God calls us ON MISSION, to participate in this redeeming of creation. He could just “zap” it and make everything all right, but rather he chooses to partner with each one of us to make it happen. He gives us dreams, passions, and plans to partner with him in this journey of restoration and redemption.

So while Babylon is an evil city, God tells the Israelites to bring Jeru-shalom “God-shalom” into Babylon itself. This is key. This is what we’re called to do here today in the midst of the craziness, brokenness we see all over Boston – we are here to bring Jeru-shalom “God-shalom” to Boston.

So how do we do this? How do we live in the moment, bringing God’s shalom wherever we go?

You may be thinking – “I don’t have time to do extra things in my life.” But this is not about doing more, it’s about seeking God right where you are, and asking God how you can be a blessing in the present moment. Wherever you go, there you are. This is it.

Today, I want to offer three ways we can seek the shalom of the city right where we are:

1. SEE people around you

That means – Take your eyes off of yourself, your shoes, your iphone. In your free time, don’t just pull out your earbuds and tune out. You are here for something bigger – to bring the shalom. Where people are hopeless, you called to bring hope. People are desperate, dying for love, a love that acts, a love that does.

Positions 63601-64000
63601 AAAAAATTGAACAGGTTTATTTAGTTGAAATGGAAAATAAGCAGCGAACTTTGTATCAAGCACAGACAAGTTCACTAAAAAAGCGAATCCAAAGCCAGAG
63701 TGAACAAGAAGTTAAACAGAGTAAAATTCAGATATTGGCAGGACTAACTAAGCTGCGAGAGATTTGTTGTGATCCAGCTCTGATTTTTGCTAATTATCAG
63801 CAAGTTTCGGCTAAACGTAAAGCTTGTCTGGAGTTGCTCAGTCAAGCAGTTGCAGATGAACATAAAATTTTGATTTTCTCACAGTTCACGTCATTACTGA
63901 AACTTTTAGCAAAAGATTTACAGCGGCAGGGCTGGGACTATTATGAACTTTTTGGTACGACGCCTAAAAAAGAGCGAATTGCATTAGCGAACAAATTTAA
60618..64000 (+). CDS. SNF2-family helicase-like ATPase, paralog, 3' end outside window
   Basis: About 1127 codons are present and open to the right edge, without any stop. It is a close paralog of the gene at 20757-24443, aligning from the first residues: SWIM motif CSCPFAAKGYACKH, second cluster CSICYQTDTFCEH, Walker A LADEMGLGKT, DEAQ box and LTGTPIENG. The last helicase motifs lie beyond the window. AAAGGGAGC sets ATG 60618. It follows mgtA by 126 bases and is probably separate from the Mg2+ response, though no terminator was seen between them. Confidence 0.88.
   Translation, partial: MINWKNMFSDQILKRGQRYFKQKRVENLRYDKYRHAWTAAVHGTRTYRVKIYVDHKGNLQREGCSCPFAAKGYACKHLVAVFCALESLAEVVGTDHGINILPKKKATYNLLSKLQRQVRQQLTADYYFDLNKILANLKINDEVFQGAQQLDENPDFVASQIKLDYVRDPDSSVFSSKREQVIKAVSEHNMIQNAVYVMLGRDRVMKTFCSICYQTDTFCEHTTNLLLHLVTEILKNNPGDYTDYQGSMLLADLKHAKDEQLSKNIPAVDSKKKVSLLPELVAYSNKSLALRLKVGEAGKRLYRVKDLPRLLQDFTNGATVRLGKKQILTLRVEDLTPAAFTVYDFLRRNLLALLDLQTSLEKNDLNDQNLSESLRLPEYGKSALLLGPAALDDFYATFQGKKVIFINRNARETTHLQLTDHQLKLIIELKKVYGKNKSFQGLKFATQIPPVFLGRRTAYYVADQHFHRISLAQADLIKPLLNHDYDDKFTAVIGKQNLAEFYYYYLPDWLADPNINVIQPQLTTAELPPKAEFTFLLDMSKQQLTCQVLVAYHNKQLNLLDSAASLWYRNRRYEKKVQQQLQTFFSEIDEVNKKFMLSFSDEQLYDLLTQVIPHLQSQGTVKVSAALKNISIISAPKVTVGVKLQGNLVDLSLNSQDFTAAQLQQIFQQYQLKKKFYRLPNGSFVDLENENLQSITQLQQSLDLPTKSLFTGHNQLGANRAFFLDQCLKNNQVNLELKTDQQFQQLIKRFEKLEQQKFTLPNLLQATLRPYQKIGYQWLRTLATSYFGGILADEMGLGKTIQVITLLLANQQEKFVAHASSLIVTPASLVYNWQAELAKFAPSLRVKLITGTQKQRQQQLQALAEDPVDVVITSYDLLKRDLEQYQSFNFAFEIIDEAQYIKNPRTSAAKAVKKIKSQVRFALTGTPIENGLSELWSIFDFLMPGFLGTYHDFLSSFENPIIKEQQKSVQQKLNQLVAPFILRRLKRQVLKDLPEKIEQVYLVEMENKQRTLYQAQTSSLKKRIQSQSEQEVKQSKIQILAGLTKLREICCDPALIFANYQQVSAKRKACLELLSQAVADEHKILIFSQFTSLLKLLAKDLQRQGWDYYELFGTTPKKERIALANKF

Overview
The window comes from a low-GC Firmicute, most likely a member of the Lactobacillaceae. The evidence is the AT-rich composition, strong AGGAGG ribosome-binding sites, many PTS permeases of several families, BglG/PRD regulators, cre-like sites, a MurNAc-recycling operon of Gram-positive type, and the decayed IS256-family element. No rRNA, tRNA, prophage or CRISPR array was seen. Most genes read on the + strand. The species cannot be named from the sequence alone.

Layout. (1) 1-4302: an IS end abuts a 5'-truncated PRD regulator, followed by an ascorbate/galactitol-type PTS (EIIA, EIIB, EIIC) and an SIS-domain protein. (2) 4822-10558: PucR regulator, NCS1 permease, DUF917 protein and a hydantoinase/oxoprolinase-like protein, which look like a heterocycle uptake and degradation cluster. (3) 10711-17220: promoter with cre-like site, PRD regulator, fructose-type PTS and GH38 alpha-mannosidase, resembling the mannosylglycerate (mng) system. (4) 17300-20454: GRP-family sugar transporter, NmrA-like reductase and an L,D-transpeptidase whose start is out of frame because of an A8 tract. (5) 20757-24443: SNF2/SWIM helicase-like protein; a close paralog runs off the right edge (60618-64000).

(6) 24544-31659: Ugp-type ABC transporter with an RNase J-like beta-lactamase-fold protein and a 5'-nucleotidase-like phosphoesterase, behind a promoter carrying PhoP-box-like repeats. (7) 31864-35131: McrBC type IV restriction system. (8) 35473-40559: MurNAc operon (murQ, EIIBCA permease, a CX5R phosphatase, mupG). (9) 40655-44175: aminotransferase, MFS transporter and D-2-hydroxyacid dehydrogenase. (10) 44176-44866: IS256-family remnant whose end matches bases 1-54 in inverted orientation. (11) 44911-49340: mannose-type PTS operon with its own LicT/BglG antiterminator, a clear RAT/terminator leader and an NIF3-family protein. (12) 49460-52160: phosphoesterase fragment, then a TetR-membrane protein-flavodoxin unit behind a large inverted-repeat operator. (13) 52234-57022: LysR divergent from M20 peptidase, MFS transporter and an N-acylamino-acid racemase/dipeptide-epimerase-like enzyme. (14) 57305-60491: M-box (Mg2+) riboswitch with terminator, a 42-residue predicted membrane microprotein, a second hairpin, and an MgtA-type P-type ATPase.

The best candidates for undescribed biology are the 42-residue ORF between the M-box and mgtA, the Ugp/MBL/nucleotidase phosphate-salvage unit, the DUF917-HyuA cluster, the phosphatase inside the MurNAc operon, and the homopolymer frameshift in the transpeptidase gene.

I’m convinced that God wants to use us in crazy ways to bring shalom, if only we ask him. Because really, that’s what Jesus did – God became a man and moved into the city. Into our lives, into our brokenness. So our greatest call is to do that too.

So as you go about your day, look around and SEE. Then ask God – how can I show your love to these people?

I was standing in Harvard Square one day and asked God if there was anyone who needed encouragement. I felt led to talk to a young man who was standing next to a wall. It turns out that he was in a really difficult place – he grew up going to church, but then had gone away from his faith and was really struggling with some addictions. After our conversation, he seemed to be encouraged and pursue being a part of a community of faith again.

I didn’t see him for a few years, and then the other day I was sitting in Harvard Square again and saw him. He told me that the evening when we conversed, he heard this small voice in his heart to stop at the wall and wait. That’s the moment that I came up to him. He also said that the one conversation we had had changed his life – over the next few months he gave up his addictive practices and was now in a much better place, with a job and now involved in an Orthodox community in Brookline.

What’s crazy about this is what God can do when we make ourselves available. Will you be one to see others around you?

2. PRAY for the city

1 Thessalnonians 5:17 tells us to pray unceasingly. But how do we do this?

Really, it’s simple. As you go about your day, pray for people and places you see. Prayer is just talking to God –  it’s a constant conversation in your head to bring shalom to the world around you.